• Justice Lee spends a great deal of time discussing the origin of a photograph showing a bruise Ms Higgins allegedly sustained during the rape. Ms Higgins and Mr Sharaz gave confused and contradictory information about this photo during their initial interactions with Ms Wilkinson and Mr Llewellyn. Ms Wilkinson noted these inconsistencies to Mr Llewellyn at the time and he responded in part “And my gut feeling is to avoid the topic as it raises unanswerable questions and weakens rather than strengthens her very strong claims by adding in unnecessary doubt where there currently isn’t any”, after which the matter was seemingly dropped. As Justice Lee noted, “why was this regarded as a satisfactory response, clearing up the confusion, by a journalist as experienced as Ms Wilkinson?”.
  • Justice Lee goes on to say “It is tolerably plain what happened. The reason why insufficient scrutiny occurred as to these matters (which should have led to an informed assessment of Ms Higgins’ general credibility) emerges from an objective review of the first meeting. From the get-go, all interactions are premised on the basis that what Ms Higgins was saying was true … Ms Higgins’ allegations were treated by Ms Wilkinson and Mr Llewellyn as a given”.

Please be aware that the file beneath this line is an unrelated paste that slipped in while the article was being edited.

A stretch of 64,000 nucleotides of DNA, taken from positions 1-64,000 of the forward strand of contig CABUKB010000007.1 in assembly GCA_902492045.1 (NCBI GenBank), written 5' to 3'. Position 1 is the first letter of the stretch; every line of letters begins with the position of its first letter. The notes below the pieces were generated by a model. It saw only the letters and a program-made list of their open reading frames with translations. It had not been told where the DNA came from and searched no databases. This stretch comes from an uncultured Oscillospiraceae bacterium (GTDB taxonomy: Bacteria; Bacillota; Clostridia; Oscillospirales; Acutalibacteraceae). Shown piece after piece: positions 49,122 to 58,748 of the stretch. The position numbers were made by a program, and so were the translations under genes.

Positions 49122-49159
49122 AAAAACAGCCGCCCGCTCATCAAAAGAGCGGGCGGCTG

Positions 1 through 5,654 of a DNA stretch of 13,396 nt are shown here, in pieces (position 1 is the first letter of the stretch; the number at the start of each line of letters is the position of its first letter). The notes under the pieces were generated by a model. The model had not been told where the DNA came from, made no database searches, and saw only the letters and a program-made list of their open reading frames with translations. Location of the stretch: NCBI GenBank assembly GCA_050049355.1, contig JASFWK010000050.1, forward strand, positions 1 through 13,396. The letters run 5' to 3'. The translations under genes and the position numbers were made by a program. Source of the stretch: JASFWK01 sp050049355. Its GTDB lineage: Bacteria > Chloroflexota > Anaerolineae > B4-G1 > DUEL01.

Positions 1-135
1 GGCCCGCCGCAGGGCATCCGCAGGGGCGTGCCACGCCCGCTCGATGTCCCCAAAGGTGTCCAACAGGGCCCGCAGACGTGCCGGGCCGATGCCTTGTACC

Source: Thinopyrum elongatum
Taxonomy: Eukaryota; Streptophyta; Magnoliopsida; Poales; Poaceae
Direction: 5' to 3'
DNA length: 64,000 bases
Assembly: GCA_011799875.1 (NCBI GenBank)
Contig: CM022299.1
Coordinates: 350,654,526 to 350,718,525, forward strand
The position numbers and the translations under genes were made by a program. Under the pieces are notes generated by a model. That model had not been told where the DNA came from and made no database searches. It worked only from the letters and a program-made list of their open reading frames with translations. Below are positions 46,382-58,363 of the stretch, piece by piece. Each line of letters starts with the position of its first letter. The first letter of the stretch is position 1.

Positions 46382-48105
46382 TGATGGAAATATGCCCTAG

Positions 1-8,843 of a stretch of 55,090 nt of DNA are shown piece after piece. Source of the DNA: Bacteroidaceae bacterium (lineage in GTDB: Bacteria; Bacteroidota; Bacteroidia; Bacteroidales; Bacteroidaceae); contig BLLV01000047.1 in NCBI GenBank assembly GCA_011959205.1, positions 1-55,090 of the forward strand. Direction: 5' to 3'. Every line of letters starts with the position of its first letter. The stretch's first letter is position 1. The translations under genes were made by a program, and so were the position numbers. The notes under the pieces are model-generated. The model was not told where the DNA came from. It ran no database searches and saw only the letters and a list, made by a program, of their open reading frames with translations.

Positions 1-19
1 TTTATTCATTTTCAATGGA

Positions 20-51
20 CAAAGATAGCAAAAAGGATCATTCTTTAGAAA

• Regarding the alleged cover-up, Justice Lee had this to say: “Ms Wilkinson in submissions surprisingly doubled down on the notion that there was a proper basis for suggesting in the programme that “roadblocks” were put in place to obstruct the investigation … an extraordinarily serious allegation was being made, pregnant with the notion of conscious wrongdoing to secure a perceived advantage. Leaving aside any comfort that could be derived from what Ms Higgins said she felt, there was no real factual basis, let alone a reasonable factual basis, for the allegation.”
  • On the day the story broke Ms Wilkinson texted Mr Llewellyn “Okay. Have you been watching Question Time? Lots of focus on the story. Penny Wong magnificent. Reynolds lying through her teeth”. As Justice Lee says “[Lisa Wilkinson] instinctively believed Ms Higgins must be telling the truth and Senator Reynolds must be lying. Of course, she was perfectly entitled to her view, but it is not redolent of the conduct of a highly experienced journalist dealing with facts, not instincts, and ensuring any belief or commitment did not undermine fairness or independence.”

Despite Lisa Wilkinson’s attempts to frame this decision as an endorsement of her reporting, it is clear that Justice Lee considered her an unreliable witness and a flawed and unobjective journalist.


Until Next Time